Lol Dh hasn't had that happen yet! But he usually has 30 students, at most, to a class. I've never taken an online course with more than that many people, either. As far as how they'd know...who would really want a picture of themselves as proof if they did cheat and take a test for someone? Also, we had photo id's for classes, so I'm assuming since it was digitized, that my teacher would have a picture of me if my test results stood out compared to my papers, other work, and discussions. I'm sure people still find a way out of it. But then again, those people probably won't make it far in college or careers, anyway.

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I think online degree programs have their place. I personally have three degrees that I worked very hard for through online universities. I've also considered going back for a doctorate online. Two of my degrees look no different on paper than the physical campus option so an employer wouldn't even know the difference unless I said something. With that said, I've attended four different online universities and they were not all equivalent in expectations or quality. I choose to change to schools with harder expectations because I was looking for a challenge and to really learn the material. Dismissing online programs because they are online is not the answer. I skated by in physical school MUCH more than I did in online school because I had to know the material when online and I was much more driven online. I hate to say it but I never even bothered buying the textbooks when I was on a physical campus because I never needed them to get A's. With that said, I am not a classroom type learner. I would much rather read 4 textbooks, research, research, research, find people doing the thing I'm learning about and talk to them then sit in a classroom week after week and discuss the "theory" of what I'm learning about.

 

I also would never have been able to complete my degrees at a physical campus. My husband is military which means we move alot. I would have found myself retaking things that didn't transfer or taking things just to fulfill the "so many credits must be earned on our campus" multiple times. It also wasn't cheap. I still have student loans and paid almost what I would have at the campus. The only real difference was the housing cost (but not really because I was still paying to live in my own house if that makes sense).

 

When it comes to school in general, you get what you put into it - online or in physical attendance. If you want to learn, you will. If you seek out knowledge, you'll find it. If you are just there to get a piece of paper, that is probably all you'll get out of it. And I've seen many people on both ends of that spectrum. You also get what you pay for. Finding a school with high standards in either medium is essential. Finding local people that you can connect with to discuss what you are learning so you aren't in a bubble is also essential.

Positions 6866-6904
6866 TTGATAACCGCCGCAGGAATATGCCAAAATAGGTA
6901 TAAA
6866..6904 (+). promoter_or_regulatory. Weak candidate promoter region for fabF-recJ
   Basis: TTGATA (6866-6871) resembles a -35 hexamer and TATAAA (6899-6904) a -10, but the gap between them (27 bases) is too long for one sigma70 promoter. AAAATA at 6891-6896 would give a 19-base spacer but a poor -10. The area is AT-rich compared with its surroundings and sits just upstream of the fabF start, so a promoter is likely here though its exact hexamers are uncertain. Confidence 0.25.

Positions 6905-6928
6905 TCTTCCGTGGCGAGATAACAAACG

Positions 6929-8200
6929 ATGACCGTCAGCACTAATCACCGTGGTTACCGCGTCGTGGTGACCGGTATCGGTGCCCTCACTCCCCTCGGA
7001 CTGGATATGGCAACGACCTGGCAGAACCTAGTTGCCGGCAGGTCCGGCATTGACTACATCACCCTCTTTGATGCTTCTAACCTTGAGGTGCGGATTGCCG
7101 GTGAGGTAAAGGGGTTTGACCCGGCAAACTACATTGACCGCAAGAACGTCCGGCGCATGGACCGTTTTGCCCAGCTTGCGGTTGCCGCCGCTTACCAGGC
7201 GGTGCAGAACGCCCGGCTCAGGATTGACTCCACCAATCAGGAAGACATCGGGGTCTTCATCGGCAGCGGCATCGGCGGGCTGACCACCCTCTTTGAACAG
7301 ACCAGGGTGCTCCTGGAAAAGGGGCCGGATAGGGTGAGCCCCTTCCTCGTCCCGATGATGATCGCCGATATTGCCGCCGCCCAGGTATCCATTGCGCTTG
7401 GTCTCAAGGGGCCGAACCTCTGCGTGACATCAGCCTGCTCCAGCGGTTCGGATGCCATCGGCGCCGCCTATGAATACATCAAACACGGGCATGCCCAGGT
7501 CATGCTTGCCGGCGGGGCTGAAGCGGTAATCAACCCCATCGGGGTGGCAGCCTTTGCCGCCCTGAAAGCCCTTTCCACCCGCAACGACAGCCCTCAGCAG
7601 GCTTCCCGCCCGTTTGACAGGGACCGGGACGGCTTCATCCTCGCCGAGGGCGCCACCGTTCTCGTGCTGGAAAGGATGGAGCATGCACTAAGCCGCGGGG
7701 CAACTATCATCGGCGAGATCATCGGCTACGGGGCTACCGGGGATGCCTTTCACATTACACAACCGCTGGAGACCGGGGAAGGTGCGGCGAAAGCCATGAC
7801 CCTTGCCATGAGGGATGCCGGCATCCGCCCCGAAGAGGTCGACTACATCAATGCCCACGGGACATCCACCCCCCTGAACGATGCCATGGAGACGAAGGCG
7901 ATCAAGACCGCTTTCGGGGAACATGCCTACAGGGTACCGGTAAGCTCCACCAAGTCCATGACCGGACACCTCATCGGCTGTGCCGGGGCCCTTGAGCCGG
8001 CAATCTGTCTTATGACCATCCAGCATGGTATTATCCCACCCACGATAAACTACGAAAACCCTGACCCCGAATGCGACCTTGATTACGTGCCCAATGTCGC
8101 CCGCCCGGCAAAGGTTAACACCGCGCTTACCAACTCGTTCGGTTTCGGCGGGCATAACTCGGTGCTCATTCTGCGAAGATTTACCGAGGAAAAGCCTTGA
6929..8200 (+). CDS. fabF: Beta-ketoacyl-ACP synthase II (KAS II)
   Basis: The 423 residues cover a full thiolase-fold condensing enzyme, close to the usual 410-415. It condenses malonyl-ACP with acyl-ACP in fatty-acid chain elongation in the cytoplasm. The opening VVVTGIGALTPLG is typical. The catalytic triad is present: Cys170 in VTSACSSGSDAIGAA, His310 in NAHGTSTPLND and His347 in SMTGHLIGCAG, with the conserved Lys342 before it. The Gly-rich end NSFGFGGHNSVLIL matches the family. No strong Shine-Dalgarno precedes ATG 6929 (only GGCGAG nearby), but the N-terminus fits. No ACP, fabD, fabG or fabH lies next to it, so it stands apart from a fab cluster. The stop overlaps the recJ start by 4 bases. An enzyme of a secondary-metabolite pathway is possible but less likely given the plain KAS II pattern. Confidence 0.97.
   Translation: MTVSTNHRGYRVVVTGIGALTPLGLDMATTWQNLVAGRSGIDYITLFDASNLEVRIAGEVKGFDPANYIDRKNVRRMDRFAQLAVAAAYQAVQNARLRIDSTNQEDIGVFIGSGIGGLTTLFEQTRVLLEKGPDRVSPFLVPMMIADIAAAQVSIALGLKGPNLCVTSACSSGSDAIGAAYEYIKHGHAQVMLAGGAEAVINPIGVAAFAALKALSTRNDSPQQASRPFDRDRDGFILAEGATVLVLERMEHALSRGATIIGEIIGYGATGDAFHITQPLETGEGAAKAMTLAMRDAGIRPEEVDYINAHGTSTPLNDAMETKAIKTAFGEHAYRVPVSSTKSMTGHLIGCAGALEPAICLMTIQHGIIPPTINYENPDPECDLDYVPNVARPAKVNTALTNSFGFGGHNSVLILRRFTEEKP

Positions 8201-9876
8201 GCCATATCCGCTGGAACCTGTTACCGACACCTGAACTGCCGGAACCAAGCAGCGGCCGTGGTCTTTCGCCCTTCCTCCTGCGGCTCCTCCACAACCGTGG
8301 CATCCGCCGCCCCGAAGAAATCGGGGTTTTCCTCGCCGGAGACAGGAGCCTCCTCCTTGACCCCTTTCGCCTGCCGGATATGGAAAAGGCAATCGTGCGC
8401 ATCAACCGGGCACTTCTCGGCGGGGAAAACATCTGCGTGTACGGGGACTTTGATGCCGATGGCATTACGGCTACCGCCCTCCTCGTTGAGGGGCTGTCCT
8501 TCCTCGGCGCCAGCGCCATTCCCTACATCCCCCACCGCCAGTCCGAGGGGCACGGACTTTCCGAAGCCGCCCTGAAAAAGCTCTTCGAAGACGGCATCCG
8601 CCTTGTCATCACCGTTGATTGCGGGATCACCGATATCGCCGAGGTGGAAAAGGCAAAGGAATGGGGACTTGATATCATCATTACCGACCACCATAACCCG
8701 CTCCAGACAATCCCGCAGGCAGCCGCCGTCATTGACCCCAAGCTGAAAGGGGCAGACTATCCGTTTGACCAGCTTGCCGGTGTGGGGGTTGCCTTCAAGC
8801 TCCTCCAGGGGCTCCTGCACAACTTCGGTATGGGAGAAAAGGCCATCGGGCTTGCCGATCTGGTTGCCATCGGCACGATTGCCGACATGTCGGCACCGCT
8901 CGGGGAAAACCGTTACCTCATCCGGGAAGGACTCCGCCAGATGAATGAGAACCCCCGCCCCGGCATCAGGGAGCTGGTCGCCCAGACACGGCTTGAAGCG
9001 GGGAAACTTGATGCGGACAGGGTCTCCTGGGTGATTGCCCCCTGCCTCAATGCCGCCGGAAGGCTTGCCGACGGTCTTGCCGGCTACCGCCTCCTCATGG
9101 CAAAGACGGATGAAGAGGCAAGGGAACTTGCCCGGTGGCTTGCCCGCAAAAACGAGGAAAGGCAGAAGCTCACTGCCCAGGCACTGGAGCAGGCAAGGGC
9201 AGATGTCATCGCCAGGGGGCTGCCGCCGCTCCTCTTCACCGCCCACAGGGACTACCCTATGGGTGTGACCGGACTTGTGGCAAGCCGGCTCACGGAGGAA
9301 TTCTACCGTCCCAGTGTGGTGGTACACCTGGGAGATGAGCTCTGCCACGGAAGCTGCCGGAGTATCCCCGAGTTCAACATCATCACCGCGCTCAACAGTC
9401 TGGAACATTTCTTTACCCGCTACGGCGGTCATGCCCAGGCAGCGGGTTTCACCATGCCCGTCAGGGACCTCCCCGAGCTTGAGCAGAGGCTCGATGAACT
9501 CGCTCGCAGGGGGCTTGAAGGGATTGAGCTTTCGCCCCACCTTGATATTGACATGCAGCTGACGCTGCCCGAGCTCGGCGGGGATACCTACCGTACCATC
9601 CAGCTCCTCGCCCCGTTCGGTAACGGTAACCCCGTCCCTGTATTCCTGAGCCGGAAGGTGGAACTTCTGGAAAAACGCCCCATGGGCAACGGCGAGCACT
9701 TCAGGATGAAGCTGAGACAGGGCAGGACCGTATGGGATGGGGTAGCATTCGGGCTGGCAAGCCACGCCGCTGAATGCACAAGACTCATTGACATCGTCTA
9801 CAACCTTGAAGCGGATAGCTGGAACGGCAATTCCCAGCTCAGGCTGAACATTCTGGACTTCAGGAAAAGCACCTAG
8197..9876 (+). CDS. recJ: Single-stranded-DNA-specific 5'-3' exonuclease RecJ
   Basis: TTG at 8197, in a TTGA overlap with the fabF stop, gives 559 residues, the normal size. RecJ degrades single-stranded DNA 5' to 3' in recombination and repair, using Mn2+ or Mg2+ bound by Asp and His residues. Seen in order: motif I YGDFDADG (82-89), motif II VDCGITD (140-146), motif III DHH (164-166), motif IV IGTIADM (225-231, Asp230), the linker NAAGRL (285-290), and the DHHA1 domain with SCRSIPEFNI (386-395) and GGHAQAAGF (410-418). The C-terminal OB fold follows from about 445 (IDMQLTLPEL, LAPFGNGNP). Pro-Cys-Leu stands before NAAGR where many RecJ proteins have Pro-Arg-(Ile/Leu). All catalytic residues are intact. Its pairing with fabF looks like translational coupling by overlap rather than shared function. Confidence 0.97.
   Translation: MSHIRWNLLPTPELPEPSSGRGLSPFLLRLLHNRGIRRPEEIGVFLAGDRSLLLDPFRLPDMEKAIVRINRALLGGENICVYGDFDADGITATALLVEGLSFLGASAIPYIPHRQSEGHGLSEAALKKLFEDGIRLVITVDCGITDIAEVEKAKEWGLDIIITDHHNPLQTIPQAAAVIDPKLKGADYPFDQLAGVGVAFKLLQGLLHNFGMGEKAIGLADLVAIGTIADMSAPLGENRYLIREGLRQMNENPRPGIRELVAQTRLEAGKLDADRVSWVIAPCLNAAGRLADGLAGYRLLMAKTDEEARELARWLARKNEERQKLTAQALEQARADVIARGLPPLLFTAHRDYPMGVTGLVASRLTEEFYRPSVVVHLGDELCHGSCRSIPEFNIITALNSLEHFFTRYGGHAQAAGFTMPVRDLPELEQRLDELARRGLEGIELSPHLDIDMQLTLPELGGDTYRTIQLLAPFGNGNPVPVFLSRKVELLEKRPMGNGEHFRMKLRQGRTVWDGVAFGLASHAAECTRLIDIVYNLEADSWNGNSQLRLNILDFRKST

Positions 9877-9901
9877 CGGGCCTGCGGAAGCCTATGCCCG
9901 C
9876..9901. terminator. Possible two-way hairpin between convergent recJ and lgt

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My DD "sat in" on a UF professor's class (in zoology) this year as he tried to figure out what he could do to make it accessible online, after he met her at a conference and asked if she'd be interested. She was able to watch the lectures remotely and IM questions to the professor so they could be addressed in real-time, and participate in class that way. It was a nice experience, especially for a very young student who would have had a hard time in a college classroom otherwise. She didn't do most of the written assignments or exams-the class had a field work component and while she could watch that on a video feed and hear the professor's commentary, it's nothing like actually being in the field and observing animals there-and I also don't think he had the logistics worked on in that regard yet.

 

It was a great experience for her,and she's very excited about eventually attending college as a "real" student.

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Keep in mind that for many schools, it is not possible to tell whether a person completed an online or in-person degree.

 

 

On paper there is no difference (though some names are prominent). In interviews when asked about college, classes, labs, and general college life (all easily done in small talk) it's pretty easy to tell.

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In interviews when asked about college, classes, labs, and general college life (all easily done in small talk) it's pretty easy to tell.

 

 

I was responsible for hiring many, many people back in the dawn of time, and I can't remember when I would have discussed such things with any of them in an interview. These interviews were mostly for jobs in a biochemistry lab so most of the discussion would have been focused on previous laboratory experience (but not experience with laboratory *classes* as I always assumed that that was pretty much generic).

 

Of course, since this was the dawn of time, I wasn't exactly trying to detect online degrees.